Hinduism Holy Books & Scriptures

Hindus value many sacred writings as opposed to one holy book.

The primary sacred texts, known as the Vedas, were composed around 1500 B.C. This collection of verses and hymns was written in Sanskrit and contains revelations received by ancient saints and sages.

The Vedas are made up of:

  • The Rig Veda
  • The Samaveda
  • Yajurveda
  • Atharvaveda

Hindus believe that the Vedas transcend all time and don’t have a beginning or an end.

The Upanishads, the Bhagavad Gita, 18 Puranas, Ramayana and Mahabharata are also considered important texts in Hinduism.

Hinduism Gods

Hindus worship many gods and goddesses in addition to Brahman, who is believed to be the supreme God force present in all things.

Some of the most prominent deities include:

  • Brahma: the god responsible for the creation of the world and all living things
  • Vishnu: the god that preserves and protects the universe
  • Shiva: the god that destroys the universe in order to recreate it
  • Devi: the goddess that fights to restore dharma
  • Krishna: the god of compassion, tenderness and love
  • Lakshmi: the goddess of wealth and purity
  • Saraswati: the goddess of learning

Hindu Caste System

The caste system is a social hierarchy in India that divides Hindus based on their karma and dharma. Many scholars believe the system dates back more than 3,000 years.

The four main castes (in order of prominence) include:

  1. Brahmin: the intellectual and spiritual leaders
  2. Kshatriyas: the protectors and public servants of society
  3. Vaisyas: the skillful producers
  4. Shudras: the unskilled laborers

Many subcategories also exist within each caste. The “Untouchables” are a class of citizens that are outside the caste system and considered to be in the lowest level of the social hierarchy.

For centuries, the caste system determined every aspect of a person’s social, professional and religious status in India.

When India became an independent nation, its constitution banned discrimination based on caste.

Today, the caste system still exists in India but is loosely followed. Many of the old customs are overlooked, but some traditions, such as only marrying within a specific caste, are still embraced.

Hinduism Sects

Hinduism has many sects, and is sometimes divided into the following:

  • Shaivism (followers of Shiva)
  • Vaishnava (followers of Vishnu)
  • Shaktism (followers of Devi)
  • Smarta (followers of Brahman and all major deities)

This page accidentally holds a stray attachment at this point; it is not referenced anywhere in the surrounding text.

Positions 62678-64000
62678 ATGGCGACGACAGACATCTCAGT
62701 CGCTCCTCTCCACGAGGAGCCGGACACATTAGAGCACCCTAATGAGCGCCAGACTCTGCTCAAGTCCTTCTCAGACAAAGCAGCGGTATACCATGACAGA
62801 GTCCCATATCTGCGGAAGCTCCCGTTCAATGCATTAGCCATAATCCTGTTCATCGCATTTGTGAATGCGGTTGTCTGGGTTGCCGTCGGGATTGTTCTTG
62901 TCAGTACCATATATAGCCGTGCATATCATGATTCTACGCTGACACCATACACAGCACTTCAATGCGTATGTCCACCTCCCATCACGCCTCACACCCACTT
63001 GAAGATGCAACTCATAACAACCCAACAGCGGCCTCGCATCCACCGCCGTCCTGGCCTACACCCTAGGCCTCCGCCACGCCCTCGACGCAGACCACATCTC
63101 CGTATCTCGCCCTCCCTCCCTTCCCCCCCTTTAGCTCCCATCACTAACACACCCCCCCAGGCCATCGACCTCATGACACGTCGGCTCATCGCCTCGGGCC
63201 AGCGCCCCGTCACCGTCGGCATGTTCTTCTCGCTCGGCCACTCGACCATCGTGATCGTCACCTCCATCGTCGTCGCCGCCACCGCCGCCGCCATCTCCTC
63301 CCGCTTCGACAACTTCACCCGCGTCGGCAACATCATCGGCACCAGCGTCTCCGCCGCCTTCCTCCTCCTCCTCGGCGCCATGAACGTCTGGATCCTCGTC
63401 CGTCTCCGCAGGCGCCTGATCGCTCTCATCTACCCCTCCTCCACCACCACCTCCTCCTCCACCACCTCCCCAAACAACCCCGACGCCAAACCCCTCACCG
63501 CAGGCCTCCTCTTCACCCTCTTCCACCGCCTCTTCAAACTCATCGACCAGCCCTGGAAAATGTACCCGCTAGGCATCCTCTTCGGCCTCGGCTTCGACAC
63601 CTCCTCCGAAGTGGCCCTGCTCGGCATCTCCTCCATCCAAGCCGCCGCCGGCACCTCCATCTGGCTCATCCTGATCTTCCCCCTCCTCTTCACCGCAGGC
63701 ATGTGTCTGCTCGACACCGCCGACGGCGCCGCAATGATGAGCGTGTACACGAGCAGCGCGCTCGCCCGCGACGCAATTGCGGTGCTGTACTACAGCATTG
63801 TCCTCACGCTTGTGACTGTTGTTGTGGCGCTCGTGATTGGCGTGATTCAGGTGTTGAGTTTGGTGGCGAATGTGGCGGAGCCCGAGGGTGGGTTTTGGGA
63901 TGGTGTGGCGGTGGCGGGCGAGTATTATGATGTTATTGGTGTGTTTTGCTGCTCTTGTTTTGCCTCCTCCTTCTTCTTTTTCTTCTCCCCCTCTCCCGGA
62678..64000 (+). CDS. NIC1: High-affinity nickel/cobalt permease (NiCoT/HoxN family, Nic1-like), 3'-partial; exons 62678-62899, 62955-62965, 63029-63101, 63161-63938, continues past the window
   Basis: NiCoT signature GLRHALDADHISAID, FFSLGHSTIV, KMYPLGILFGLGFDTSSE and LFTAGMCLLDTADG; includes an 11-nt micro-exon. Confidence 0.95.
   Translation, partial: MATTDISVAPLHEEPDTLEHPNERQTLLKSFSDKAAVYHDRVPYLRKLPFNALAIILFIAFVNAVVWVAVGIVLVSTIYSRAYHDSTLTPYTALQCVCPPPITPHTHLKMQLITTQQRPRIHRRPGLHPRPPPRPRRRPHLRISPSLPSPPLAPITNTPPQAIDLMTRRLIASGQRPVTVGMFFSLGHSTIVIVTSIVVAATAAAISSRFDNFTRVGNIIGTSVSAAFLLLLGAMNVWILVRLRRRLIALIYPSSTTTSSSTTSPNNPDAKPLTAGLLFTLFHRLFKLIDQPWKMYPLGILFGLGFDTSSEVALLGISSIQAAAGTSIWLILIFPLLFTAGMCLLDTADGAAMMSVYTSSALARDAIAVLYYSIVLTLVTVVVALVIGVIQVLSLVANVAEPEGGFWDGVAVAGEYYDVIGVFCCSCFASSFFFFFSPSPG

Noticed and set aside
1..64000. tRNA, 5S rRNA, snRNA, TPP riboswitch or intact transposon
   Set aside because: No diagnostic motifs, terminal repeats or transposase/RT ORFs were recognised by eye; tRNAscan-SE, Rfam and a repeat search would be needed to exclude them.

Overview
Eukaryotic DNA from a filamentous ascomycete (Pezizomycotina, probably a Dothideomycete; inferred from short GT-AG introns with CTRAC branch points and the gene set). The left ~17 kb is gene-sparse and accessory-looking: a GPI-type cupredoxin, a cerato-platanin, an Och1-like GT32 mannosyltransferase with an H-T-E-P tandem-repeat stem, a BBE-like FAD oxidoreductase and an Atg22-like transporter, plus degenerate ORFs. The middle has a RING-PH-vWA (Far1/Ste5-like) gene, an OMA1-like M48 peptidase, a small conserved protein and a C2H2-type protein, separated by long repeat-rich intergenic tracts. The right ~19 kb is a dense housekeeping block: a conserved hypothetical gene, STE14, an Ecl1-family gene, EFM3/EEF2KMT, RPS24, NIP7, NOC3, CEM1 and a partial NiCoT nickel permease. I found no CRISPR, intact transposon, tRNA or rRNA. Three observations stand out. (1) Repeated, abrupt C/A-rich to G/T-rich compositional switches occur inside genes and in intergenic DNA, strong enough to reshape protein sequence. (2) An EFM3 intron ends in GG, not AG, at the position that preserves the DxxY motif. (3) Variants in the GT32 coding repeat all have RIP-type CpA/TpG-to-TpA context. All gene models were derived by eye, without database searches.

Some Hindus elevate the Hindu trinity, which consists of Brahma, Vishnu and Shiva. Others believe that all the deities are a manifestation of one.

Hinduism vs Buddhism

Hinduism and Buddhism have many similarities. Buddhism, in fact, arose out of Hinduism, and both believe in reincarnation, karma and that a life of devotion and honor is a path to salvation and enlightenment. 

But some key differences exist between the two religions: Buddhism rejects the caste system of Hinduism, and does away with the rituals, the priesthood and the gods that are integral to the Hindu faith. 

Hinduism Rituals & Practices

Most Hindus observe religious rituals at home. The rituals vary greatly among regions, villages, and individuals. They are not mandatory in Hinduism. The nature and place of rituals is an individual’s choice. Some devout Hindus perform daily rituals such as worshiping at dawn after bathing (usually at a family shrine, and typically includes lighting a lamp and offering foodstuffs before the images of deities), recitation from religious scripts, singing bhajans (devotional hymns), yoga, meditation, chanting mantras and others.

Vedic rituals of fire-oblation (yajna) and chanting of Vedic hymns are observed on special occasions, such as a Hindu wedding. Other major life-stage events, such as rituals after death, include the yajña and chanting of Vedic mantras.

The words of the mantras are “themselves sacred,” and “do not constitute linguistic utterances.” Instead, as Klostermaier notes, in their application in Vedic rituals they become magical sounds, “means to an end.” In the Brahmanical perspective, the sounds have their own meaning, mantras are considered “primordial rhythms of creation”, preceding the forms to which they refer. By reciting them the cosmos is regenerated, “by enlivening and nourishing the forms of creation at their base. As long as the purity of the sounds is preserved, the recitation of the mantras will be efficacious, irrespective of whether their discursive meaning is understood by human beings.”